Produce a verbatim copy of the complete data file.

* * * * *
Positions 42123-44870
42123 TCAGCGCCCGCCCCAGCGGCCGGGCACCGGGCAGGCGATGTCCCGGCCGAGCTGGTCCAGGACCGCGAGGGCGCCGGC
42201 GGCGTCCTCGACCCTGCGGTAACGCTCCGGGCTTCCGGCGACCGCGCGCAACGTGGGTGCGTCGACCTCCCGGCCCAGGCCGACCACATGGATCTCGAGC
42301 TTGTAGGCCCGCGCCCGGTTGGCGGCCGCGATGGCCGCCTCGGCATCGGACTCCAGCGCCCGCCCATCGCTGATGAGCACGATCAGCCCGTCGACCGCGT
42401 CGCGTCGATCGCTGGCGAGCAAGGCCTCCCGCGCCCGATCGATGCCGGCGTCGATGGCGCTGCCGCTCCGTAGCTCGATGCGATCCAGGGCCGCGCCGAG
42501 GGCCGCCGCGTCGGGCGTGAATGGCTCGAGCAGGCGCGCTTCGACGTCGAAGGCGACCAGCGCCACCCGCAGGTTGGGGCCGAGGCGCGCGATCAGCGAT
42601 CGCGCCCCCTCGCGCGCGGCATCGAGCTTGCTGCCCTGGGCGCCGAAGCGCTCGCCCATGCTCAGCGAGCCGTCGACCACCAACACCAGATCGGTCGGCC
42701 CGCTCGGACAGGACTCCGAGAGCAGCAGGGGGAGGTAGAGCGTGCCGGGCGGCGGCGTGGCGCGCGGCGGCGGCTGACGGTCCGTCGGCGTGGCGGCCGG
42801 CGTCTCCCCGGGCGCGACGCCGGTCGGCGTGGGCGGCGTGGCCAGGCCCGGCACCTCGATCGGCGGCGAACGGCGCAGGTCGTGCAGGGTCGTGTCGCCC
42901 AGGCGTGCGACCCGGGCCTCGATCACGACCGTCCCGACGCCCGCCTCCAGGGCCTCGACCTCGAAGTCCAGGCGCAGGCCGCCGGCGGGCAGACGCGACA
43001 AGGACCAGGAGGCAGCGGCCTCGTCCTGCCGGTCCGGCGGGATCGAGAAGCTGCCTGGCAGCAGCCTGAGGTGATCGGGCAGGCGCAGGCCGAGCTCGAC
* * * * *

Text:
Positions 42123-44870
42123 TCAGCGCCCGCCCCAGCGGCCGGGCACCGGGCAGGCGATGTCCCGGCCGAGCTGGTCCAGGACCGCGAGGGCGCCGGC
42201 GGCGTCCTCGACCCTGCGGTAACGCTCCGGGCTTCCGGCGACCGCGCGCAACGTGGGTGCGTCGACCTCCCGGCCCAGGCCGACCACATGGATCTCGAGC
42301 TTGTAGGCCCGCGCCCGGTTGGCGGCCGCGATGGCCGCCTCGGCATCGGACTCCAGCGCCCGCCCATCGCTGATGAGCACGATCAGCCCGTCGACCGCGT
42401 CGCGTCGATCGCTGGCGAGCAAGGCCTCCCGCGCCCGATCGATGCCGGCGTCGATGGCGCTGCCGCTCCGTAGCTCGATGCGATCCAGGGCCGCGCCGAG
42501 GGCCGCCGCGTCGGGCGTGAATGGCTCGAGCAGGCGCGCTTCGACGTCGAAGGCGACCAGCGCCACCCGCAGGTTGGGGCCGAGGCGCGCGATCAGCGAT
42601 CGCGCCCCCTCGCGCGCGGCATCGAGCTTGCTGCCCTGGGCGCCGAAGCGCTCGCCCATGCTCAGCGAGCCGTCGACCACCAACACCAGATCGGTCGGCC
42701 CGCTCGGACAGGACTCCGAGAGCAGCAGGGGGAGGTAGAGCGTGCCGGGCGGCGGCGTGGCGCGCGGCGGCGGCTGACGGTCCGTCGGCGTGGCGGCCGG
42801 CGTCTCCCCGGGCGCGACGCCGGTCGGCGTGGGCGGCGTGGCCAGGCCCGGCACCTCGATCGGCGGCGAACGGCGCAGGTCGTGCAGGGTCGTGTCGCCC
42901 AGGCGTGCGACCCGGGCCTCGATCACGACCGTCCCGACGCCCGCCTCCAGGGCCTCGACCTCGAAGTCCAGGCGCAGGCCGCCGGCGGGCAGACGCGACA
43001 AGGACCAGGAGGCAGCGGCCTCGTCCTGCCGGTCCGGCGGGATCGAGAAGCTGCCTGGCAGCAGCCTGAGGTGATCGGGCAGGCGCAGGCCGAGCTCGAC